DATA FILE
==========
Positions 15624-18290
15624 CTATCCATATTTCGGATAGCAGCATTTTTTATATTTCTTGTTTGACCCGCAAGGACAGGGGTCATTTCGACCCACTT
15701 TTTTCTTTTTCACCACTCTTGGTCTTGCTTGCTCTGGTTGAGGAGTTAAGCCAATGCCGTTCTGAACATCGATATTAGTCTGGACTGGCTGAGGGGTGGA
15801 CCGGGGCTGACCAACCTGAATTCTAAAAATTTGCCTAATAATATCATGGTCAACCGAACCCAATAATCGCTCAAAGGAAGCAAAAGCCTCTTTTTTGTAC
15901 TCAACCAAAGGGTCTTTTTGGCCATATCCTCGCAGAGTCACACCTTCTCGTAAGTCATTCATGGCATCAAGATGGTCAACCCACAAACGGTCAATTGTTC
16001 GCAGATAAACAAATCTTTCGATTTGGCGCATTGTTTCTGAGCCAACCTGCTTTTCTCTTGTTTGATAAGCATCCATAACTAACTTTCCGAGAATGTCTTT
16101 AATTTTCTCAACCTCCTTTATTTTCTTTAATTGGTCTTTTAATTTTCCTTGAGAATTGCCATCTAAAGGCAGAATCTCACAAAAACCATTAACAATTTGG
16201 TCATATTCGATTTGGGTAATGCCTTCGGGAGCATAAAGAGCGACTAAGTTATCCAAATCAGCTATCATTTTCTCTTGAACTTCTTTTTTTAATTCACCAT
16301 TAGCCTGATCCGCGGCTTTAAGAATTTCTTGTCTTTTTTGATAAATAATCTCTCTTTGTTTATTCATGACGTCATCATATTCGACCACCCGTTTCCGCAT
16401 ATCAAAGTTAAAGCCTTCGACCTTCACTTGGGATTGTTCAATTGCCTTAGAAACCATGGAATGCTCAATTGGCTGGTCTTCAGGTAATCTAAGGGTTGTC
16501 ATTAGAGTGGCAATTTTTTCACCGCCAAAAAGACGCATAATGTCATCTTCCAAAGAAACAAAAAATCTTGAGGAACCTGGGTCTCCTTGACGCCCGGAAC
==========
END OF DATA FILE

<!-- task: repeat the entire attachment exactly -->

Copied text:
Positions 15624-18290
15624 CTATCCATATTTCGGATAGCAGCATTTTTTATATTTCTTGTTTGACCCGCAAGGACAGGGGTCATTTCGACCCACTT
15701 TTTTCTTTTTCACCACTCTTGGTCTTGCTTGCTCTGGTTGAGGAGTTAAGCCAATGCCGTTCTGAACATCGATATTAGTCTGGACTGGCTGAGGGGTGGA
15801 CCGGGGCTGACCAACCTGAATTCTAAAAATTTGCCTAATAATATCATGGTCAACCGAACCCAATAATCGCTCAAAGGAAGCAAAAGCCTCTTTTTTGTAC
15901 TCAACCAAAGGGTCTTTTTGGCCATATCCTCGCAGAGTCACACCTTCTCGTAAGTCATTCATGGCATCAAGATGGTCAACCCACAAACGGTCAATTGTTC
16001 GCAGATAAACAAATCTTTCGATTTGGCGCATTGTTTCTGAGCCAACCTGCTTTTCTCTTGTTTGATAAGCATCCATAACTAACTTTCCGAGAATGTCTTT
16101 AATTTTCTCAACCTCCTTTATTTTCTTTAATTGGTCTTTTAATTTTCCTTGAGAATTGCCATCTAAAGGCAGAATCTCACAAAAACCATTAACAATTTGG
16201 TCATATTCGATTTGGGTAATGCCTTCGGGAGCATAAAGAGCGACTAAGTTATCCAAATCAGCTATCATTTTCTCTTGAACTTCTTTTTTTAATTCACCAT
16301 TAGCCTGATCCGCGGCTTTAAGAATTTCTTGTCTTTTTTGATAAATAATCTCTCTTTGTTTATTCATGACGTCATCATATTCGACCACCCGTTTCCGCAT
16401 ATCAAAGTTAAAGCCTTCGACCTTCACTTGGGATTGTTCAATTGCCTTAGAAACCATGGAATGCTCAATTGGCTGGTCTTCAGGTAATCTAAGGGTTGTC
16501 ATTAGAGTGGCAATTTTTTCACCGCCAAAAAGACGCATAATGTCATCTTCCAAAGAAACAAAAAATCTTGAGGAACCTGGGTCTCCTTGACGCCCGGAAC